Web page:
The convert the native people of Kanehsatà to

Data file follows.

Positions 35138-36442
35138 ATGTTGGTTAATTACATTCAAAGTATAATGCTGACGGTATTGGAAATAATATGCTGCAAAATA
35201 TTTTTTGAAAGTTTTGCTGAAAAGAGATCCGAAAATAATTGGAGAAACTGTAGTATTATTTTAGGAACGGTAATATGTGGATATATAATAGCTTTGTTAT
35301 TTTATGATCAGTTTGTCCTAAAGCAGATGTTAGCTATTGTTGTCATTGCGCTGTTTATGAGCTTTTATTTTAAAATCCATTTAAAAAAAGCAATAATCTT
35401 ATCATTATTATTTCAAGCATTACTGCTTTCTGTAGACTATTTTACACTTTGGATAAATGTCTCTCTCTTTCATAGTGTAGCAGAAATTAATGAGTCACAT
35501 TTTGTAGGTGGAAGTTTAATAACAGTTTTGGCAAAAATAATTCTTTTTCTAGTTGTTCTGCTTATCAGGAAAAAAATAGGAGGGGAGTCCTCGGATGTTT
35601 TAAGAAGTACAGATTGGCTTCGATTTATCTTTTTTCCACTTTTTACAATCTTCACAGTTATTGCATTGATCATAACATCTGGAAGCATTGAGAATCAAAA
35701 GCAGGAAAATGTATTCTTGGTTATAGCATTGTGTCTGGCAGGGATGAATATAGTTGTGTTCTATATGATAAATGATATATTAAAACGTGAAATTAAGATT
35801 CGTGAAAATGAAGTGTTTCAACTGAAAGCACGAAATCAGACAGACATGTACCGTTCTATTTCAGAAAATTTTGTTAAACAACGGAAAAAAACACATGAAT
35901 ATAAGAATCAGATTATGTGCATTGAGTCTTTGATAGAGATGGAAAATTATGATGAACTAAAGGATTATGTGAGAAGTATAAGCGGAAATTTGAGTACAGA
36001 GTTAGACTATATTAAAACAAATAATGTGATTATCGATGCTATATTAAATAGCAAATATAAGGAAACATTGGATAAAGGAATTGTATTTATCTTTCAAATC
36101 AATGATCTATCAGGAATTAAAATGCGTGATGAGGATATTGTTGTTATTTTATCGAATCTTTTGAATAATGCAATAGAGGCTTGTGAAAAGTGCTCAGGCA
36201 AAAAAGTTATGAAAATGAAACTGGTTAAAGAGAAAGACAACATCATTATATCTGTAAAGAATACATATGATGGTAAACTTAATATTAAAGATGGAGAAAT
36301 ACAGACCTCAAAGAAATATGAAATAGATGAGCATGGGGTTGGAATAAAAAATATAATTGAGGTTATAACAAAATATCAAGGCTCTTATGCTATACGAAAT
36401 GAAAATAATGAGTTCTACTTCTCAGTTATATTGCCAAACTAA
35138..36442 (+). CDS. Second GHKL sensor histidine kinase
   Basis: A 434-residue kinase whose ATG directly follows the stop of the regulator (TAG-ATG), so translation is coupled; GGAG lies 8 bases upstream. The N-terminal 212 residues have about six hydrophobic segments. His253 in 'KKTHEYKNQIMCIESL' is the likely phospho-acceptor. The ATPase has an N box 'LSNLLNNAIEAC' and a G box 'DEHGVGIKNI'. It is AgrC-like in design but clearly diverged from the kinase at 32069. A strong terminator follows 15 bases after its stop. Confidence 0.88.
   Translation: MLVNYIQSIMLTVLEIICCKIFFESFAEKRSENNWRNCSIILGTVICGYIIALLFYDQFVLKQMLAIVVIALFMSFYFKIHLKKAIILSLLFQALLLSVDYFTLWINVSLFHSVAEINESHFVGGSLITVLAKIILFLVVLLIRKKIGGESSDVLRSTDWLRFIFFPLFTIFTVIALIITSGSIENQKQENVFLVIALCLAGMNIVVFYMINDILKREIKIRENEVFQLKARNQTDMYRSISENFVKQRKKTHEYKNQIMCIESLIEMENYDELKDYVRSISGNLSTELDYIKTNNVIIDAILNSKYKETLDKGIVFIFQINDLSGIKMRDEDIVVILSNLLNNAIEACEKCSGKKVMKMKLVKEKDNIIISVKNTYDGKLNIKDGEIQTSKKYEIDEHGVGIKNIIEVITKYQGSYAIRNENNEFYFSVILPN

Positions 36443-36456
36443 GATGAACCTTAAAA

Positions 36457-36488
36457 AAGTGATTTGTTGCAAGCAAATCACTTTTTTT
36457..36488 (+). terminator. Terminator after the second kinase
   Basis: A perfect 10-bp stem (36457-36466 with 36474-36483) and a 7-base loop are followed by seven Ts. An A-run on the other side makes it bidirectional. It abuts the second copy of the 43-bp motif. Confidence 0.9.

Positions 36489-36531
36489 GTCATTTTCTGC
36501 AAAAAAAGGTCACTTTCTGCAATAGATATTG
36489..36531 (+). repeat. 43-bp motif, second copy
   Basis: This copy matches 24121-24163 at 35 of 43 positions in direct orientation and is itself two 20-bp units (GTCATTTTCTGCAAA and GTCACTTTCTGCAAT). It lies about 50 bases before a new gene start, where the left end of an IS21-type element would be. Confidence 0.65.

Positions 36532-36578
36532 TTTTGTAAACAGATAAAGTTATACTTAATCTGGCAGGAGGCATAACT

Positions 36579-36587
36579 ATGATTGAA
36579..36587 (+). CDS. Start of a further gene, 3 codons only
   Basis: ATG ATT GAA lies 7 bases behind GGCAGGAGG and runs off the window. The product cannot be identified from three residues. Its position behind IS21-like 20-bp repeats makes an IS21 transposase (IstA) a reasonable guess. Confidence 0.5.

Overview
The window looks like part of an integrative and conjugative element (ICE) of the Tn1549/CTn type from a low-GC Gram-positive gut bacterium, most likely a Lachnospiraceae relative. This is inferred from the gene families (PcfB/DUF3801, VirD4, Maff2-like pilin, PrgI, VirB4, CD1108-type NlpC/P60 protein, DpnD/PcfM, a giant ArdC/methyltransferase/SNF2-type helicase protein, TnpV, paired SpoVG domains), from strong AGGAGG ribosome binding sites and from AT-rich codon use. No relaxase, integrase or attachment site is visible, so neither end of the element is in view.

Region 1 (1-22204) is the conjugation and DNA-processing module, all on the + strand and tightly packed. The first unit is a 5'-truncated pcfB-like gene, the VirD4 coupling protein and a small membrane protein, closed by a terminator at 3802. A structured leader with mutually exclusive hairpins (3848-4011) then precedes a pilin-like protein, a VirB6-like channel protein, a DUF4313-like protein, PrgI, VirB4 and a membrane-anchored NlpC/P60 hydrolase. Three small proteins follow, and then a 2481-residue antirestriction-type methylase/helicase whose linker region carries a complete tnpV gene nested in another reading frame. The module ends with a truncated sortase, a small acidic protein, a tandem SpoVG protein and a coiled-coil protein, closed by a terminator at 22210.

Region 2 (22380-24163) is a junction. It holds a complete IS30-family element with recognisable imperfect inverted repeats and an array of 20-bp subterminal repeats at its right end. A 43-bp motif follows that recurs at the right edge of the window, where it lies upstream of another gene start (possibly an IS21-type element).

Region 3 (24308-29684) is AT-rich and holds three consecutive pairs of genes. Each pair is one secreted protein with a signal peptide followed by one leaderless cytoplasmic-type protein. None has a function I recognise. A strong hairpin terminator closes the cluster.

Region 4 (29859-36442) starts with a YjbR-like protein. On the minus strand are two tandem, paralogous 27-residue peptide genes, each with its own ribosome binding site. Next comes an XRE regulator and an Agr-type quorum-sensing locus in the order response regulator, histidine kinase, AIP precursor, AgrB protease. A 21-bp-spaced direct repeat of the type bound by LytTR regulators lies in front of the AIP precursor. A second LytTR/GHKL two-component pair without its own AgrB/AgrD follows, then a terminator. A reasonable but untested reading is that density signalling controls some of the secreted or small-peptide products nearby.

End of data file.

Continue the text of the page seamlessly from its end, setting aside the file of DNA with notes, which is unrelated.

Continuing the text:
The debate over the land of the Mohawk people has been going on since 1717 when King Louis the 15th ordered the seminary, a Roman Catholic order based in Paris, that established a mission on Mount Royal in 1676. Its objective was to convert the native people of Kanehsatà to Christianity and to move the mission which would grant the seminary 9 square miles of land near the Lake of Two-Mountains. This shows that this land dispute has been going on for over 300 years.  An examination of the Mohawk rights and freedoms in Canada, that everyone in Canada has the right to “freedom and expression, including freedom of the press and other media of communication,” clearly stated in the Canadian Charter of Rights and Freedoms, as well as the Mohawk Tribe being the first settlers to the land,  will show that there were no problems as to what they were doing for their land. They were trying to protect the land,wildlife and history from getting removed or destroyed.  Firstly, everyone in Canada has the right to “freedom and expression, including freedom of the press and other media of communication,” clearly stated in the Canadian Charter of Rights and Freedoms. During the dispute, the Quebec police violated the Canadian Charter of Rights and Freedoms, by turning a simple protest into what is known today as the Oka crisis. The police violating the natives right to peaceful protest on the land that the Mohawks called their ancient burial grounds. Also, the police conducted multiple raids on the Mohawk tribe of Kanehsatà, using tear gas and concussion grenades to try and scare away the tribe on the July 11th raid. “A number of senior SQ officers had recognized the dangers of the operation in the Pines and had recommended sending in a specialized team of criminal negotiators. But they lost the internal debate on tactics.” However, close to the end of the crisis, the federal government agreed to purchase the Pines in order to prevent further development. The golf course expansion was then cancelled after the 78 day standoff. Secondly, the land that is in Oka, was first given to the Mohawk, Algonquin and Nipissing tribes, in the early ages of 1670’s. So the first settlers were there after the native tribes. The land is called disputed territory, which means two different people/groups fight over the land. So people in Oka believed it was theirs, while the Mohawk tribe believed it was theirs. The Mohawk people were given this land by the governor of New France in 1721, when two small villages were built by the Seminary, one for the Mohawk and one for the Algonquin and Nipissing. Although the mission was supposed to hold the land in trust for the Mohawks the Seminary expanded this agreement to grant itself sole ownership rights without the Mohawk, Algonquin and Nippising tribes knowing, which ended up causing the Oka crisis later on. The Sulpicians, “a member of a congregation of secular Roman Catholic priests founded in 1642 by a priest of St. Sulpice, Paris, mainly to train candidates for holy orders,” began to sell cleared land to white settlers at great profit. In the end, this land was rightfully a part of the Mohawk tribe. In conclusion, everyone in Canada lives under the Charter of Rights and Freedoms, including indigenous groups and people. The Mohawk tribe belongs in Canada, and the land belongs to the tribe. Therefore they live under their rights and freedoms as well as Canadians. Canada has made sure everyone that lives here, lives a life where they are accepted and independent. Since Canada is a home to many indigenous groups, they must give the same rights and freedoms to them.  After the 78 day standoff between the Quebec police alongside the Canadian armed forces and the Mohawk tribe of Kanehsatà one officer died and nothing really happened to improve the relations between natives and Canadians, The golf course did not end up getting further developed. “Prime Minister Brian Mulroney announces the Royal Commission on Aboriginal Peoples. This commission is established to address many issues of Aboriginal Status that came to light with the Oka Crisis.”  This event is known as one of the largest indigenous movements in Canada.